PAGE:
What: A $180,000 grant has just been announced by the Muscular Dystrophy Association (MDA) to fund the exploration of potential of gene correction therapy in merosin-deficient congenital muscular dystrophy (MDC1A), which is caused by mutations in the LAMA2 gene. If successful, this work could provide the necessary preclinical data and comprehensive strategy to bring CRISPR/Cas9-mediated gene correction closer to clinical application.
For several years, Cure CMD seeded this project with a $100,000 grant award to the Cohn Lab, in addition to providing support for the improvement of the LAMA2 mouse model, critical to this research. Funding of early research such as this is what sets Cure CMD apart from other, larger funding organizations. With help from the CMD community, Cure CMD pioneers early research that can lead to significant breakthroughs and draw awareness from other potential funders.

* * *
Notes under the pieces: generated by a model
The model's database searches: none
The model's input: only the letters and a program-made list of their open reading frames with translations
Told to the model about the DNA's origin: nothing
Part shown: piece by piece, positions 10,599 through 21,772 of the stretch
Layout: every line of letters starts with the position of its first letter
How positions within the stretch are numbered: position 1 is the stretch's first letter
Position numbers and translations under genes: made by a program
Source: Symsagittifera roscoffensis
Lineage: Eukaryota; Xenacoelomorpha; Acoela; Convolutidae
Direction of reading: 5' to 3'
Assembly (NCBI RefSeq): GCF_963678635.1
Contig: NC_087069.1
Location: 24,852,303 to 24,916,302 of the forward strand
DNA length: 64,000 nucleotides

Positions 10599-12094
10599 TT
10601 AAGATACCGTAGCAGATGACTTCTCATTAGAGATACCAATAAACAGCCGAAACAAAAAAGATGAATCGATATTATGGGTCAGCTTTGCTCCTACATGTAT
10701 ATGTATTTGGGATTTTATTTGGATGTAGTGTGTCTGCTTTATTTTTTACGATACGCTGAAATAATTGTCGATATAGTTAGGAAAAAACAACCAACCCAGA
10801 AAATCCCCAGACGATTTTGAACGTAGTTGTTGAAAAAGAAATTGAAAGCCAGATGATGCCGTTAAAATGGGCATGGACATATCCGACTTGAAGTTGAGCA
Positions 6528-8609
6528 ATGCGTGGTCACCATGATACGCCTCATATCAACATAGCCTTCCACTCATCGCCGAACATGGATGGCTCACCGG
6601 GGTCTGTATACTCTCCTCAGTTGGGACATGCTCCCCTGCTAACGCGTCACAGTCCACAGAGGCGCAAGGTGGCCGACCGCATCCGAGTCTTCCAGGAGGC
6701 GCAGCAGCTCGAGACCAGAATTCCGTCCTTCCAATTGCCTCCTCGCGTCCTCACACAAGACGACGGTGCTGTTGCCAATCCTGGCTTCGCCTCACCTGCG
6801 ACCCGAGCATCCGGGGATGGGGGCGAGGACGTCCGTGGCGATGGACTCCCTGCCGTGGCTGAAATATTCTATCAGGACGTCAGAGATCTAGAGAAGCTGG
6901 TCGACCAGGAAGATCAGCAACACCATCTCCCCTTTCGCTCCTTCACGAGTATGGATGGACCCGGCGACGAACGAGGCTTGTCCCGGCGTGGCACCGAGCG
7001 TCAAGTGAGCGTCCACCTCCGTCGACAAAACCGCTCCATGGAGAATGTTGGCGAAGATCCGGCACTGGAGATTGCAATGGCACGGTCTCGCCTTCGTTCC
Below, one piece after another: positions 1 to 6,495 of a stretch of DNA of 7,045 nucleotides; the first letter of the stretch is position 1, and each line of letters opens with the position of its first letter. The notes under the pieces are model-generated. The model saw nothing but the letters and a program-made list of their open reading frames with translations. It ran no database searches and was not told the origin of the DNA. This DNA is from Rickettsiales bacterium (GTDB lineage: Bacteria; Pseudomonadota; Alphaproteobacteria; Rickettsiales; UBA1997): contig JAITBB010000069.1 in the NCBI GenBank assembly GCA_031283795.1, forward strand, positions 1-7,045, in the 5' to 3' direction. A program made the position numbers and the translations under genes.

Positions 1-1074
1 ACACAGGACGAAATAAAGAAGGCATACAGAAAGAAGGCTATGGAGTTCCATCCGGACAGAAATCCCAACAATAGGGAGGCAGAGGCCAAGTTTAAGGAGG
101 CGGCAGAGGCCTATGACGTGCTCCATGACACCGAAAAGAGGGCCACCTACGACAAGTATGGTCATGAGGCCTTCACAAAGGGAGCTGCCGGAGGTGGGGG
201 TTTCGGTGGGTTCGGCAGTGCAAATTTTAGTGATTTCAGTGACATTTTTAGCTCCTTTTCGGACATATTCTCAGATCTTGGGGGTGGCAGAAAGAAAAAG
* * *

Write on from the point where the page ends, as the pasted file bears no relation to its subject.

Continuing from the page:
Who: Dr. Dwi Kemaladewi, research associate in the Program of Genetics and Genome Biology at SickKids Research Institute in Toronto, Canada, along with Dr. Ronni Cohn, Senior Scientist at the same Institute and Chief of Pediatrics at the Hospital for Sick Children.
When: The $180,000 grant from the MDA will be awarded over three years, until 2021. Cure CMD’s previous support of Drs. Kemaladewi and Cohn occurred from May 2015 to May 2017 (www.curecmd.org/funding-portfolio).
Where: Research will be conducted at the SickKids Research Institute in Toronto, Canada.
Why: Research of the CMDs is severely underfunded. As Cure CMD is the only U.S. patient advocacy organization fully dedicated to supporting research in LAMA2-CMD and improving the quality of life for those living with it, the organization and its supporters are the pioneers for CMD research Cure CMD
Cure CMD was founded in 2008 to advance research for treatments and a cure for congenital muscular dystrophy (CMD) and, through engagement and support of the CMD community, to also improve the lives of those living with CMD. To date, the organization has funded more than $2 million in research, launched an international patient registry with more than 2,500 registrants, assisted with genetic diagnosis, and connected more than 2,000 affected individuals and their families to a supportive, helpful community.